Why Use a Bill of Materials Template?

Here are some of the reasons why you need to use the bill of materials template:

  • Fast & Flexible – Templates are your quickest path to beginning a project and they give you a chance to customize some areas to suit your business as needed.
  • Consistency – A BOM needs to be accurate and consistent at all times. Templates assist in ensuring that there is standardization in the production process.
  • Inventory management – Templates assist in forecasting inventory management needs by keeping all teams aware of the present inventory levels.
  • Easy PLM – Managing the product across all stages of production is easier when designers and manufactures have a template to follow.

Creating many copies of a BOM using predefined templates can make controlling the versions of the document difficult. Additionally, securing these documents can be an issue digitally, unless you’re using a software system that has comprehensive user permission controls. To streamline document management and build robust security layers, you may need to use a cloud-based tool.

What happens when the product designer makes changes and the manufacturer is still using the old copy of BOM?

To resolve this issue, you need to establish a system that enables you to manage changes as they occur. This would keep every user on the same page.

Bill of Materials Example

Now that you understand how to make bill of materials on a high level, let’s take look at the case of company X, our example company that manufactures night vision scopes. It’s a niche market, but they’re doing quite well. 

Here is a sample of what a simple bill of materials for company X might look like. The company may even use this template keep the production of its night vision scopes organized.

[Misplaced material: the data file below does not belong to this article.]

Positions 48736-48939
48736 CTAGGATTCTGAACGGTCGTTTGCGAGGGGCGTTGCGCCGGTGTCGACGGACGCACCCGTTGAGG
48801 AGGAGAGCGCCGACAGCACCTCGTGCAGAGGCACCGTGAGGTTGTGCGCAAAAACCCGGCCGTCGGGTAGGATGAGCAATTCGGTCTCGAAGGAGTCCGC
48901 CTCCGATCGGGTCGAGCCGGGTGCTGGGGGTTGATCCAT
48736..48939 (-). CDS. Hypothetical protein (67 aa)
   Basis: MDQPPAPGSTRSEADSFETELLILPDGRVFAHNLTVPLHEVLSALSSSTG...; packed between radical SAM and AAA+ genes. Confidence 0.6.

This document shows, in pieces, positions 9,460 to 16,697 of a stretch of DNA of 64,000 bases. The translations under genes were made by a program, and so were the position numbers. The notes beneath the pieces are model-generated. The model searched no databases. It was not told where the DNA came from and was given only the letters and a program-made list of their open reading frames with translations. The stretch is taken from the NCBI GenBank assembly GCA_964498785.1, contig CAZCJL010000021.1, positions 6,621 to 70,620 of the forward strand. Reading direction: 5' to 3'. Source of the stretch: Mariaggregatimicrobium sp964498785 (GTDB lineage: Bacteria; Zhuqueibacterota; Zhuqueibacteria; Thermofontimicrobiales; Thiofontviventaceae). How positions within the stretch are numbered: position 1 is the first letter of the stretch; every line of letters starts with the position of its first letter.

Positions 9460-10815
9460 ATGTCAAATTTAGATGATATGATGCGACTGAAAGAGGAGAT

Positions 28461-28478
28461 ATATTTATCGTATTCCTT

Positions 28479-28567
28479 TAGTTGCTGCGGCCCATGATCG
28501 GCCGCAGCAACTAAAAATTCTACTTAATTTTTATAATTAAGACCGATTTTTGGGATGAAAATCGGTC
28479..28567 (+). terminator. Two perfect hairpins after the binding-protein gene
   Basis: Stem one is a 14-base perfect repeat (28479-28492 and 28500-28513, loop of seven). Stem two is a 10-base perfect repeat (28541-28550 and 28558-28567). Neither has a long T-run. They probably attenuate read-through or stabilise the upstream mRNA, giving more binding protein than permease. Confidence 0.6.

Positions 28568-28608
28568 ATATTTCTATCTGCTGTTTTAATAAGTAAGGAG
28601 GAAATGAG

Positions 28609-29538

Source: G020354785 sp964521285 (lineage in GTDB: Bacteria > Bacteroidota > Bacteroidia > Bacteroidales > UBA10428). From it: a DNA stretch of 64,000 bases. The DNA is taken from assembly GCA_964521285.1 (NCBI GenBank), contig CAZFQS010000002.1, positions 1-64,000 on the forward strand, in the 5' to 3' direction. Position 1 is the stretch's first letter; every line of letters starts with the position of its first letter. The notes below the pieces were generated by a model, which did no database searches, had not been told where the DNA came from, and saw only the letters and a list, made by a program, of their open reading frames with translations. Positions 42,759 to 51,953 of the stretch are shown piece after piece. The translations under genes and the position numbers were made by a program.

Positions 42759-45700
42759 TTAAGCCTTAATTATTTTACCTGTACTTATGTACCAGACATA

Component number



Unit of measure

Order quantity

Order cost ($)

Optic glass

Micro-channel plate


Hair-fine fibers of optic glass

Company Y





LCD screen


copper-activated zinc






Image intensifier tube


Gallium arsenide

Company W





Body designs







Body designs









Flint glass

Company Z



Correct use of bill of materials templates, whether in Excel or another platform, enables you track components of your inventory and set criteria for low stock alerts

Hopefully, that also means you’re tracking the costs of carrying inventory. This allows you to manage expenses as well as inventory levels with ease. This facilitates Material Resource Planning (MRP) and streamlines the process of manufacturing a product from start to the end without any hiccups. MRP ensures that your company allocates enough resources (time and money) to purchase materials needed to manufacture a product successfully.

Build Your Own Bill of Materials Template

You should be building the foundation for your business to grow out scale. Bill of materials templates can be very useful even when product designs are still simple. They are necessary as your business expands. 

Use this example to build a bill of materials that suits your needs, and turn your production process into a well-oiled machine.

Learn how Dynamic Inventory can streamline your business today!

Schedule a Demo
Join the Conversation

Download This Article Now

  • This field is for validation purposes and should be left unchanged.

Subscribe to get updates

Related Articles

see all

The Coca Cola Supply Chain & Manufacturing Process Explained

Coca-Cola is the most popular soft drink in the world. It’s sold almost everywhere, and its brand name is known …

Read More

An Overview of Dell’s Supply Chain Strategy

Dell entered the market in 1985, and evolved from a small, dorm-room based company in Texas to one of the …

Read More

How to Improve Your Warehouse Management System

A warehouse is not only a place to store your inventory. It also hosts all of the important logistics and …

Read More